40 dead cubs found in Thailand's famous tiger temple.
Dozens of living tigers have already been removed, out of 137 at the temple. The 1,000-strong police operation is due to continue all week.
Some workers and volunteers at the temple spoke out against the operation.
But the World Wildlife Fund welcomed the news and called on the Thai government to prohibit the temple from keeping tigers in future.
Since 2001, authorities have been locked in a battle with the monks at the temple to confiscate the tigers after allegations of wildlife trafficking and abuse surfaced.
The monks deny any wrongdoing.
The temple, officially known as Wat Pha Luang Ta Bua, has been a stop on many tourists' itineraries for decades. Visitors could pose for photographs with the tigers or help with their exercise routine.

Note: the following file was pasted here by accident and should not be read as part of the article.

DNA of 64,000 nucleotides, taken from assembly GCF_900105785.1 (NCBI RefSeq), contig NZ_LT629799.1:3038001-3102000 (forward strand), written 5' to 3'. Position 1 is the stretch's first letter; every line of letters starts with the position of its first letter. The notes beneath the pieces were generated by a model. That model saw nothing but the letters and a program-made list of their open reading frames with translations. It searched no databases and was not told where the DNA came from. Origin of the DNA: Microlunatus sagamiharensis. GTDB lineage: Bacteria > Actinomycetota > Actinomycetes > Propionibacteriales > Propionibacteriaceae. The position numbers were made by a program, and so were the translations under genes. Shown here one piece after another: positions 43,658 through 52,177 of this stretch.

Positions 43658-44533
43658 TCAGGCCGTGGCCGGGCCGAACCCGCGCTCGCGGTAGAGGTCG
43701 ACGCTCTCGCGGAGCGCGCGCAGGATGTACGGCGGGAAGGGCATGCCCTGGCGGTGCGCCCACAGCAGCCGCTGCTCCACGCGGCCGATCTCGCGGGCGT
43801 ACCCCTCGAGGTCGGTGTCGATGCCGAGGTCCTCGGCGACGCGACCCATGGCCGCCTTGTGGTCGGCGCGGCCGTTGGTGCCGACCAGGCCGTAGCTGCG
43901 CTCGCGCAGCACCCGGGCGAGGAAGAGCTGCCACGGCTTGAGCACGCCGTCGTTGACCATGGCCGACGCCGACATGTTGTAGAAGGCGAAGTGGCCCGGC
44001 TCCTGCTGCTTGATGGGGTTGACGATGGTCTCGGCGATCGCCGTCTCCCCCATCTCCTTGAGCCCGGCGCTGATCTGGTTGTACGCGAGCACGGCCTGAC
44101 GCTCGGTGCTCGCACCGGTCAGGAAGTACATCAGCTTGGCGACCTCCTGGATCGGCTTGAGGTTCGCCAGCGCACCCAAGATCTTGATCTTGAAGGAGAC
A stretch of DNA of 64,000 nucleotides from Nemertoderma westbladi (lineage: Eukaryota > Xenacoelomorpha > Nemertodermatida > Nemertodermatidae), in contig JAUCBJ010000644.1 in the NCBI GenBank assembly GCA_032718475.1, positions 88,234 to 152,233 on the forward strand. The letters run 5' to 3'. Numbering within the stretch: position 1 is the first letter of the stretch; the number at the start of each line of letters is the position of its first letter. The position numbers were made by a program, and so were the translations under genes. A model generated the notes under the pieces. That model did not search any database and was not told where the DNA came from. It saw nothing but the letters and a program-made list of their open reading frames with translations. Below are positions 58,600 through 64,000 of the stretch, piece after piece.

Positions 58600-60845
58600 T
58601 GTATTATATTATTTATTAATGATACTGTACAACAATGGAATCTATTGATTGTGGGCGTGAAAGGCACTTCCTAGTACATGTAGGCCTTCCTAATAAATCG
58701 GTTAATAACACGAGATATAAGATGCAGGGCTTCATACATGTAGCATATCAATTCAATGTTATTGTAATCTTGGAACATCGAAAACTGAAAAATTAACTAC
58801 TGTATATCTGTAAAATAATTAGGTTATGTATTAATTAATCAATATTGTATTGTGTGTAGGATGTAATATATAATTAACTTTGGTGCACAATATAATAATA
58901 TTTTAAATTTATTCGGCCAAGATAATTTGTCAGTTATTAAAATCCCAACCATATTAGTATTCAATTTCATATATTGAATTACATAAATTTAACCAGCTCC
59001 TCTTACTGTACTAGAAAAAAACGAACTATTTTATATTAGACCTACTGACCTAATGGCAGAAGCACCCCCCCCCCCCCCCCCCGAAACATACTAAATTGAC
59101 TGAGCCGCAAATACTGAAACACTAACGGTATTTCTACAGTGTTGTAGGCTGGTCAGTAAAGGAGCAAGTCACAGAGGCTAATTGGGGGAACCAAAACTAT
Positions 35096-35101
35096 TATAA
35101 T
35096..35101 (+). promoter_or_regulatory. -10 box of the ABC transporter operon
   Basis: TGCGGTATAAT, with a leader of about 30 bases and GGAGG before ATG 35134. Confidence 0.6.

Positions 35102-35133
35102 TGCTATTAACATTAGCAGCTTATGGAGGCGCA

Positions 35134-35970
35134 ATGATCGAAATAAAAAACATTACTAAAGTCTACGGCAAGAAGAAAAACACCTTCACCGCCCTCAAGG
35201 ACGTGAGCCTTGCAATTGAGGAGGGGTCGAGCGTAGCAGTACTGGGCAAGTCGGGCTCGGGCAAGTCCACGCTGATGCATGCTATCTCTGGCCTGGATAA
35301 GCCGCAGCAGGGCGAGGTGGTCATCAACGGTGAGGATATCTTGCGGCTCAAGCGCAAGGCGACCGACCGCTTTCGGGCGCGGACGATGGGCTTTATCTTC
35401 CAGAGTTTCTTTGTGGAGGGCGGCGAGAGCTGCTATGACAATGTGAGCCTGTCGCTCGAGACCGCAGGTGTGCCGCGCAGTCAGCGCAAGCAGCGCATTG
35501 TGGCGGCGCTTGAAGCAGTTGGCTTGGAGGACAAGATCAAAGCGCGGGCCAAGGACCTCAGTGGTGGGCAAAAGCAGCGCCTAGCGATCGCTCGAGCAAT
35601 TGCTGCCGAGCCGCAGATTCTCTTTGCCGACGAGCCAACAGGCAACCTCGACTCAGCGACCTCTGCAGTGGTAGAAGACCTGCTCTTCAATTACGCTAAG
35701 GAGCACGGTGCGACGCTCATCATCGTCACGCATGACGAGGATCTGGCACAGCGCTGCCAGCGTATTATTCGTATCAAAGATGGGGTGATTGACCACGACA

Monks at the temple were not available for comment but have previously denied trafficking allegations.
In a statement on its Facebook page, the temple said the mortality rate for tiger cubs at the temple was "comparatively low" and that it used to cremate dead cubs but a vet changed the policy in 2010 "probably to keep as proof against the allegations of selling cubs".
But animal rights campaigners have long campaigned to close it down. Peta said animals there are "imprisoned and denied everything that is important to them".
Source: BBC news
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